Toronto mass-murder suspect Alek Minassian linked to incel rebellion and praise for misogynistic killer Elliot Rodger
Was today's mass murder in Toronto motivated by hatred of women?
That's a question being asked after a social-media account with the suspect's name praised an obscure movement of men. They describe themselves as involuntarily celibate, or "incel" for short.
The name of Alek Minassian, a 25-year-old resident of Richmond Hill, appeared alongside this Facebook post: "The Incel Rebellion has already begun. We will overthrow all the Chads and Stacys. All hail the Supreme Gentleman Elliot Rodger!"
It was a reference to a 22-year-old Californa man who killed six and injured 14 in a shooting, stabbing, and murderous-driving spree in Isla Vista, California, in 2014.
Prior to doing this, Rodger posted a YouTube video saying he was determined to punish women who had rejected him.
Rodger described them as "Stacys" and men who were sexually active as "Chads".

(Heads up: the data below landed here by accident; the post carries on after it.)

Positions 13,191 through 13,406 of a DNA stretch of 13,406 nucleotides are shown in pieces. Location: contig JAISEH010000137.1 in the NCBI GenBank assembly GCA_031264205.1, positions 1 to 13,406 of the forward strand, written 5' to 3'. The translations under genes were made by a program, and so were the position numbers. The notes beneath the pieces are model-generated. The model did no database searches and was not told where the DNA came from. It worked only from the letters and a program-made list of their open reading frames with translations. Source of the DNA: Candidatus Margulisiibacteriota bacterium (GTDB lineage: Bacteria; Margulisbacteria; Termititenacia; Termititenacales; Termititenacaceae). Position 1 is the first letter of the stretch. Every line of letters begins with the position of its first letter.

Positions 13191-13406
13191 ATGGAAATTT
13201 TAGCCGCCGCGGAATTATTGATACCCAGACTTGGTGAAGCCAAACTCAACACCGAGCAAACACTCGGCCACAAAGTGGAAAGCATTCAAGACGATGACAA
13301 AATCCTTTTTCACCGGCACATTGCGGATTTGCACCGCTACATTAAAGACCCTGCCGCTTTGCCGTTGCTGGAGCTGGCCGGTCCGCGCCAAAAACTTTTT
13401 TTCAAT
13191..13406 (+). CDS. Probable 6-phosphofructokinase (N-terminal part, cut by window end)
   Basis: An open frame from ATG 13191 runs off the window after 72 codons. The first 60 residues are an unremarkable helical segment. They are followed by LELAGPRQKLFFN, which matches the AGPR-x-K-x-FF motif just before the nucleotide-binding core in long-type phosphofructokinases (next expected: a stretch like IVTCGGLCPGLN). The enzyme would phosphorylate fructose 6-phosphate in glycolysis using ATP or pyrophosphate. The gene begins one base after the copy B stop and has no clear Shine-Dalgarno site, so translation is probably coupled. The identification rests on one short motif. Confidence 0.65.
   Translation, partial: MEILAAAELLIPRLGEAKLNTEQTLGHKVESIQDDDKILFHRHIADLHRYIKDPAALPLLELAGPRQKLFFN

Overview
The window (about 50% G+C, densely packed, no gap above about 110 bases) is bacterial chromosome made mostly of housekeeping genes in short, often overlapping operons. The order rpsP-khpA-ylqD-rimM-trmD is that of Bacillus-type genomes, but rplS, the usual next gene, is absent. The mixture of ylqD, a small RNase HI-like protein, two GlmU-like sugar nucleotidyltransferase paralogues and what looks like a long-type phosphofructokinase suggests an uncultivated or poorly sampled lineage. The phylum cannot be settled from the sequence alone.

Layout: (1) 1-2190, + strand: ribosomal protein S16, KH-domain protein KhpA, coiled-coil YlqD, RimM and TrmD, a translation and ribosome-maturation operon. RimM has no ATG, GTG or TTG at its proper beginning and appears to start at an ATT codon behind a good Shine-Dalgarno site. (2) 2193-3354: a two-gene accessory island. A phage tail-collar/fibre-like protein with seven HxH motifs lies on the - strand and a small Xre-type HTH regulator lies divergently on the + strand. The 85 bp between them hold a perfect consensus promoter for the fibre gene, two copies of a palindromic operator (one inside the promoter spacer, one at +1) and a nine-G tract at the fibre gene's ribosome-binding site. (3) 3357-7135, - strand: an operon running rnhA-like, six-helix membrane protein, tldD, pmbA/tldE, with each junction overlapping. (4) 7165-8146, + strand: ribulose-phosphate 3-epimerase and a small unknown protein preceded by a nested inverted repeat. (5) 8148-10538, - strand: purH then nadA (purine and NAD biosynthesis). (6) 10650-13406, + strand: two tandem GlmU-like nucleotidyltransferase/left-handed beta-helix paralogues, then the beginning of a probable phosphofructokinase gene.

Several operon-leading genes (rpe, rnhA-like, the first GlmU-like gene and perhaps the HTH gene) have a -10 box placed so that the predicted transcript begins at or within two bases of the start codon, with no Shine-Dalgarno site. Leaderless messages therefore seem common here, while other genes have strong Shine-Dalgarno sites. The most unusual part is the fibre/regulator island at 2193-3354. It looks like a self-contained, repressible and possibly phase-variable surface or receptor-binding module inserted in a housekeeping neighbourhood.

He died of self-inflicted wounds but not before he published a "manifesto" expressing his extreme contempt for interracial couples.
Today, Minassian urged police to shoot him after he jumped out of a van, which mowed people down on Yonge Street, killing 10 and sending 15 others to hospital.
The unnamed officer who arrested Minassian is being lauded as a hero. The suspect will appear at 1000 Finch Avenue West court on Tuesday (April 24).
The list of charges will be released at that time.
Two years ago, Elle magazine reported that the term "incel" was actually created by a Toronto woman named Alana in the early 1990s.
After she read about Rodger in Mother Jones, it dawned upon her that he had borrowed the word.
"Like a scientist who invented something that ended up being a weapon of war, I can't uninvent this word, nor restrict it to the nicer people who need it," she wrote, according to Elle.
In the meantime, Toronto police Chief Mark Saunders is urging anyone with information to call a hotline at 1-416-808-8750.
"We’re working collaboratively not just on a local level but on a federal and provincial level,” he said. “We’re looking strongly at the exact motive.”
Saunders also stated that his thoughts are with the families and friends of the victims.
Facebook Canada spokesperson Meg Sinclair told the Globe and Mail on Tuesday (April 24) that the "Incel Rebellion" post appears to have been made on Alek Minassian's authentic Facebook account.
"There is absolutely no place on our platform for people who commit such horrendous acts," Sinclair stated by email. "We have found and immediately deleted the suspect’s Facebook account.”More